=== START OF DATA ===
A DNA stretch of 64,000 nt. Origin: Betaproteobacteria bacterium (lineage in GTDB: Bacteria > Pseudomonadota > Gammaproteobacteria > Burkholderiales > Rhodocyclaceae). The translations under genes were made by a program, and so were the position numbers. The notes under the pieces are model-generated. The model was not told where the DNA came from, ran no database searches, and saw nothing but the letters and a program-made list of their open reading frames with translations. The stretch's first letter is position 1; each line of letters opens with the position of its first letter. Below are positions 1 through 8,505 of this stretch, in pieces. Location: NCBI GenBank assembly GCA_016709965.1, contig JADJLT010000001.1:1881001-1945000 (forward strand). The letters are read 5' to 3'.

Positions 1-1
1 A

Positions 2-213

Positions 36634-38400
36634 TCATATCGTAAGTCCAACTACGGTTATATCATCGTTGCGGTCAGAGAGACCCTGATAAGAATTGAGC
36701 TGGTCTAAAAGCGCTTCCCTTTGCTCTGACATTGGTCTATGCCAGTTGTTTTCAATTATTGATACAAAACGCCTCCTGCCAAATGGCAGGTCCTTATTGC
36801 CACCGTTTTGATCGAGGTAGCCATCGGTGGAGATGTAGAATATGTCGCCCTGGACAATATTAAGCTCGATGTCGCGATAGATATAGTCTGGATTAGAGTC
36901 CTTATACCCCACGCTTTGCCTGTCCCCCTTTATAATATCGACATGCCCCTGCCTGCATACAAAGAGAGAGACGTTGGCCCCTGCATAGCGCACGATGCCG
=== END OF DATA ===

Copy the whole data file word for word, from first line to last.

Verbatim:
A DNA stretch of 64,000 nt. Origin: Betaproteobacteria bacterium (lineage in GTDB: Bacteria > Pseudomonadota > Gammaproteobacteria > Burkholderiales > Rhodocyclaceae). The translations under genes were made by a program, and so were the position numbers. The notes under the pieces are model-generated. The model was not told where the DNA came from, ran no database searches, and saw nothing but the letters and a program-made list of their open reading frames with translations. The stretch's first letter is position 1; each line of letters opens with the position of its first letter. Below are positions 1 through 8,505 of this stretch, in pieces. Location: NCBI GenBank assembly GCA_016709965.1, contig JADJLT010000001.1:1881001-1945000 (forward strand). The letters are read 5' to 3'.

Positions 1-1
1 A

Positions 2-213

Positions 36634-38400
36634 TCATATCGTAAGTCCAACTACGGTTATATCATCGTTGCGGTCAGAGAGACCCTGATAAGAATTGAGC
36701 TGGTCTAAAAGCGCTTCCCTTTGCTCTGACATTGGTCTATGCCAGTTGTTTTCAATTATTGATACAAAACGCCTCCTGCCAAATGGCAGGTCCTTATTGC
36801 CACCGTTTTGATCGAGGTAGCCATCGGTGGAGATGTAGAATATGTCGCCCTGGACAATATTAAGCTCGATGTCGCGATAGATATAGTCTGGATTAGAGTC
36901 CTTATACCCCACGCTTTGCCTGTCCCCCTTTATAATATCGACATGCCCCTGCCTGCATACAAAGAGAGAGACGTTGGCCCCTGCATAGCGCACGATGCCG